If you follow along on instagram you’ll recall that I recently spent a few weeks in New Orleans on a project exploring what it means to pursue a passion. On the first day on the job day I was assigned to interview Cubs the Poet. Yes! What a treat this would be. 3 years prior I’d snapped a photo of him doing his thing in the French Quarter - that photo ended up hanging in my kitchen, a daily reminder to consider the passions we each have, and to get out there and share them with the world. Cubs' art form is what he describes as “Spontaneous Poetry” - I’d call it downloading his gift and giving his beautiful vibe to each person he connects with in the world.
I’m lucky, now to call Cubs a friend, and to have had a poem written for me that day about the pursuit of happiness! Read on for my interview with Cubs the Poet.
AE: Let’s start with talking a bit about what you do and how you got started doing it:
Cubs: What I do is called Spontaneous Poetry - I write poetry on the spot for people. I use a vintage typewriter and a few questions to spark the conversation.
Typically the poem is written for them [the person he meets on the street], they give me a theme, I interview them on that theme and then type a poem on the spot and read it to them after I write it.
I’m originally from Baton Rouge, LA - my parents moved to Maryland and when I would leave college and go home for the summer I would ask myself: what do you want to do when you’re done? One day I asked myself, without any intention - what do you want to do - and poetry came to mind.
I wrote a poem, it was called Do You Like Poetry? - I would recite it to everybody on the street. Anybody that walked by I’d ask “Do You Like Poetry?” - they'd answer yes or no and I’d recite the poem. I did that all Summer.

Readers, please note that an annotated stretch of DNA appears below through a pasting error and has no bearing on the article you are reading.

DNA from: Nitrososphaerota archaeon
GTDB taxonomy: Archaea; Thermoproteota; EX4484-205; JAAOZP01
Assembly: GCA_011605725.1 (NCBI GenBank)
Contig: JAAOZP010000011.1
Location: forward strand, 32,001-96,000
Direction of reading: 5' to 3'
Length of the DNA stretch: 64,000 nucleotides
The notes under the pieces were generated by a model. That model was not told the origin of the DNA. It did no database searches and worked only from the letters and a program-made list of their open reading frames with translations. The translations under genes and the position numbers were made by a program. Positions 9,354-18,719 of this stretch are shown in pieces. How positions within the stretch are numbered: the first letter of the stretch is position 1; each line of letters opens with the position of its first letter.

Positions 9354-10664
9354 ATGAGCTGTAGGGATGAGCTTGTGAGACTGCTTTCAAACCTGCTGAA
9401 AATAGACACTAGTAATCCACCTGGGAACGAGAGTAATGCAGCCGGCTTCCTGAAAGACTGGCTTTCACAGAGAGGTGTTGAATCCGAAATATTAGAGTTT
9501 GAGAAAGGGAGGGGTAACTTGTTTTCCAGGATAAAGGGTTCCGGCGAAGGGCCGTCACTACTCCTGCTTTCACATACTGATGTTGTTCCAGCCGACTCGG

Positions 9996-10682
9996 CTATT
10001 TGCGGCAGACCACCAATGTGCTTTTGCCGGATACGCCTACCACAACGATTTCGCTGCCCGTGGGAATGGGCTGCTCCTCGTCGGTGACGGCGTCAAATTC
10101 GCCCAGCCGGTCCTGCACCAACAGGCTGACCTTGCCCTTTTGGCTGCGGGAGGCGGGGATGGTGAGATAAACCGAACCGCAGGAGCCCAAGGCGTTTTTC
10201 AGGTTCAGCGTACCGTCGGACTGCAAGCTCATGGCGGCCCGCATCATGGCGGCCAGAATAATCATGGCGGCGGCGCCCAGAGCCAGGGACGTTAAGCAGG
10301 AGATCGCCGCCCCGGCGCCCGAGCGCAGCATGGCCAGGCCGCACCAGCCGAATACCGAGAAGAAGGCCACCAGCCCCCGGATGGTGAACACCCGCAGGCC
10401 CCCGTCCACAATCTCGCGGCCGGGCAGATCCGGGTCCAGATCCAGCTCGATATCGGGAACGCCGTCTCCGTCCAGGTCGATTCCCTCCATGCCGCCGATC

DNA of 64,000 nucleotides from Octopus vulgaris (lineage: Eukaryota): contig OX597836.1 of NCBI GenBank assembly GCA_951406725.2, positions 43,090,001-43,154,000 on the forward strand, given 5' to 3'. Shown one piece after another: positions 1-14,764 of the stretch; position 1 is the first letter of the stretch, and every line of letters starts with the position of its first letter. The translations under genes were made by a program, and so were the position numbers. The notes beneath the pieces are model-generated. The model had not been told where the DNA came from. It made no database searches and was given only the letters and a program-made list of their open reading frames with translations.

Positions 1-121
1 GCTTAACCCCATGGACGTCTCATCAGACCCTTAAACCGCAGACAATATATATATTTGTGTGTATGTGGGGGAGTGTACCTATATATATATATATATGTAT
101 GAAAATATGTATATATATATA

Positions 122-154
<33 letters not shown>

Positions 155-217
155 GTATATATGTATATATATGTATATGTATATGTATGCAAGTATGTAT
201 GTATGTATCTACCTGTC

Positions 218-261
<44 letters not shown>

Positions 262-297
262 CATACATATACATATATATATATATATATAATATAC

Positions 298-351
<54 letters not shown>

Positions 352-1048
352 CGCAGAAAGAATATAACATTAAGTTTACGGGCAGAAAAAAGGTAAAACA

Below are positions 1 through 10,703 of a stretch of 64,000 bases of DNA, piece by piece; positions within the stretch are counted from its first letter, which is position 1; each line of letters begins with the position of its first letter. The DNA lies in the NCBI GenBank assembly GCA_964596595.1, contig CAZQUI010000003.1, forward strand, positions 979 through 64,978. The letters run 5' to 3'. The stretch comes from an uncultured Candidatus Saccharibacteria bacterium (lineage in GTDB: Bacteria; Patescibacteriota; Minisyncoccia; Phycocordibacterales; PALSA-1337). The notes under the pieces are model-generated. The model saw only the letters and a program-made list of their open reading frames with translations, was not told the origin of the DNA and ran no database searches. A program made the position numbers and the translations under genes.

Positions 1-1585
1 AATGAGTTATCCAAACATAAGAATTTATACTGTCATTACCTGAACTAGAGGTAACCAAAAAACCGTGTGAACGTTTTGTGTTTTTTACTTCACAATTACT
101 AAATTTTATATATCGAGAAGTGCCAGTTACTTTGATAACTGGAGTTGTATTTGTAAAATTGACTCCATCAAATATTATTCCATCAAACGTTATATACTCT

Cubs' break came that Summer when he was invited into a shop to share poetry with the shop clientele. The shop owner had a typewriter… Cubs borrowed it, from there he went out into the street and started creating poems for people as they passed by.
His next move: Royal Street in New Orleans.
AE: When you’re out here each day what do you find to be the best part of your day?:
Cubs: Well first, I chose Royal Street because it’s full of art, architecture, galleries, and historic landmarks. As I’m walking down the street as soon as I set up, I’m behind my typewriter, and I look out and I tell myself everyday I chose to be here.
Walking down Royal Street, galleries are open, artists are present... I like to stop in and say hi to the artists, asking a question of the day - there’s a sense of community as I walk down the street. I’m asking people questions that provide content for the poems I'll write that day. I like to involve the community.
AE: What makes it all worth it for you?
Cubs: The level of connection with other people. When people realize no one is telling me to sit out here, no one taught me how to do what I’m doing… it’s an entirely different way of connecting and communicating.
When people see me writing poetry in the middle of the street, they see that I love to do it and can hear the tone in my voice -- it’s creating a more whole connection.
AE: If someone was considering pursuing a dream and wanted your advice about taking a leap to do their own thing, what would you tell them?
Cubs: First, it’s great that they’d be considering [pursuing a dream] - that they’d have that thought. I'd say “trust yourself before you can explain yourself.” As soon as you start to question yourself you start to take yourself away from the dream, so trust yourself!
AE: How do you measure success?
Cubs: If I’m not questioning anything before I fall asleep at night - that’s a successful day.
Here's my poem written that afternoon, it sits on my desk, another beautiful reminder that pursuing a passion is a true path to happiness.
happy. feet, following freedom.
a smile-similar to the horizon. a sun, blushes.
hands holding hearts.
love, laugh sounds alittle like
the birth of bubbles, bursting with being -
You'll Also Like